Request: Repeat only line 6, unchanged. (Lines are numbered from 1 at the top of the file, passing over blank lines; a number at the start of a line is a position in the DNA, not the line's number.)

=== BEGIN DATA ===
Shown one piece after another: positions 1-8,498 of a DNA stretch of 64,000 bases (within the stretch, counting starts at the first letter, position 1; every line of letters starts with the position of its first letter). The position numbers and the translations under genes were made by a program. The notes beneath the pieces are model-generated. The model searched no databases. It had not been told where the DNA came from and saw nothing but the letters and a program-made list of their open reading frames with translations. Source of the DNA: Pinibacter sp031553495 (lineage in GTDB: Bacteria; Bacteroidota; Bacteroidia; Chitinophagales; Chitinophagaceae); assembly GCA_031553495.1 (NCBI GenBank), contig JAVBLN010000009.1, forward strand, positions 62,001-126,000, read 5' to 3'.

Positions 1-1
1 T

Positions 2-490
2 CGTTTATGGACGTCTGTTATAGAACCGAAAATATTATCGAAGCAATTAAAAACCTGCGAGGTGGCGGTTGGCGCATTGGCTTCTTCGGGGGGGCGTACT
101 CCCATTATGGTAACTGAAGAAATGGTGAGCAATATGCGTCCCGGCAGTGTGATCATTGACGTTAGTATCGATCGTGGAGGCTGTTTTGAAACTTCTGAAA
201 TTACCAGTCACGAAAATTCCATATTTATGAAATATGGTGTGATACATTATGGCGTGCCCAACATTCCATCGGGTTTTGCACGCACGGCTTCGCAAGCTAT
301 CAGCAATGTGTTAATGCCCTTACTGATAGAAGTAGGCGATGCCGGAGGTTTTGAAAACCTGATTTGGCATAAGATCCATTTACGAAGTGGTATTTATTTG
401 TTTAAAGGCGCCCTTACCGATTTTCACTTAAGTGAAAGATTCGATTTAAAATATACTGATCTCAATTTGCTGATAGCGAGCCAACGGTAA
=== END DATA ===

101 CCCATTATGGTAACTGAAGAAATGGTGAGCAATATGCGTCCCGGCAGTGTGATCATTGACGTTAGTATCGATCGTGGAGGCTGTTTTGAAACTTCTGAAA